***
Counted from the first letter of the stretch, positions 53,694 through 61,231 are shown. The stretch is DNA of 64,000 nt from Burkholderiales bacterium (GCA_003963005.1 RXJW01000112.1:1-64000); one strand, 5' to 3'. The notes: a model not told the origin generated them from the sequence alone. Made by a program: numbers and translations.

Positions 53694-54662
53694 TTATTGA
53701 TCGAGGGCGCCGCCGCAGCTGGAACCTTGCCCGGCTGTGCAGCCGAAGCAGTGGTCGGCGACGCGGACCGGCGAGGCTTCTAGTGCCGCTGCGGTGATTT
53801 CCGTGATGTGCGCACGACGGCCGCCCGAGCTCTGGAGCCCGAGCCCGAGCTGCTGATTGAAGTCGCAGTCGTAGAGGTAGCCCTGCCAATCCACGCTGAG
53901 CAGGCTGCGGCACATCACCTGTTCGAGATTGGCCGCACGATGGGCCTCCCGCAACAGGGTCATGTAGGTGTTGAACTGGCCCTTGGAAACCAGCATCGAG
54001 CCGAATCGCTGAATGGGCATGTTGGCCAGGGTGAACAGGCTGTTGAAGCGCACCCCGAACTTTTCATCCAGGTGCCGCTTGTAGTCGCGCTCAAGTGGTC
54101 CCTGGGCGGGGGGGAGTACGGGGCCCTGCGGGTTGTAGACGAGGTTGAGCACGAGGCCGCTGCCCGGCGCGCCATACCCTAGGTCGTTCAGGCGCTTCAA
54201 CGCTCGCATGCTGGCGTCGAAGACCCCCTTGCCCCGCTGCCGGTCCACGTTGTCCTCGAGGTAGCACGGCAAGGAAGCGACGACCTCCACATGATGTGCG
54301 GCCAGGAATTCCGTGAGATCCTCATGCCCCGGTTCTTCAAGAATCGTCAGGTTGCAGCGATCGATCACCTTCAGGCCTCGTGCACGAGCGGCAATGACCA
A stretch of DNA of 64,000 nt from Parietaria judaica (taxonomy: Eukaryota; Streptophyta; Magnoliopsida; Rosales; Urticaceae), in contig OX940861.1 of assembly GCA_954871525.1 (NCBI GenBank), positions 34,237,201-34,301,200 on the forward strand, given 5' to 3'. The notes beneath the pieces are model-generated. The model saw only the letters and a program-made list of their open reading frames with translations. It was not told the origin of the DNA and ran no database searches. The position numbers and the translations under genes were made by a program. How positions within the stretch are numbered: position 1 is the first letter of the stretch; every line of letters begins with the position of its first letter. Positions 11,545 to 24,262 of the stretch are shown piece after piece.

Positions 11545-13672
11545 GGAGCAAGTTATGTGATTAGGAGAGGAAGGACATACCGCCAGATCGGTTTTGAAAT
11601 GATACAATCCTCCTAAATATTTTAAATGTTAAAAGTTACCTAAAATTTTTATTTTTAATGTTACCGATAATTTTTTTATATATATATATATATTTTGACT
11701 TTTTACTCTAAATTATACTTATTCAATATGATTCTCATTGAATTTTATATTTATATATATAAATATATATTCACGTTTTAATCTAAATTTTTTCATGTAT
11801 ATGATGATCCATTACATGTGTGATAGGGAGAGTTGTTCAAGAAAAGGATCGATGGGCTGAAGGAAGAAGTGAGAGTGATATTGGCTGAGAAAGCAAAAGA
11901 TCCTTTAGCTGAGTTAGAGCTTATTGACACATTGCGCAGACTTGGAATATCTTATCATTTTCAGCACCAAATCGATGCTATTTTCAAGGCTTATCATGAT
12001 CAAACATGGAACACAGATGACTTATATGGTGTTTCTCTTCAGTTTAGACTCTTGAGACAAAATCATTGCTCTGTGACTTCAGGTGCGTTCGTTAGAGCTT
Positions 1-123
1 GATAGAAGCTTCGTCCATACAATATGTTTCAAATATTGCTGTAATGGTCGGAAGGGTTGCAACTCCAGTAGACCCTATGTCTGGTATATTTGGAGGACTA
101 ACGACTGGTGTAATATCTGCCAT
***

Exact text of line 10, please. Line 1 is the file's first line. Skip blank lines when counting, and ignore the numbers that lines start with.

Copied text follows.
54301 GCCAGGAATTCCGTGAGATCCTCATGCCCCGGTTCTTCAAGAATCGTCAGGTTGCAGCGATCGATCACCTTCAGGCCTCGTGCACGAGCGGCAATGACCA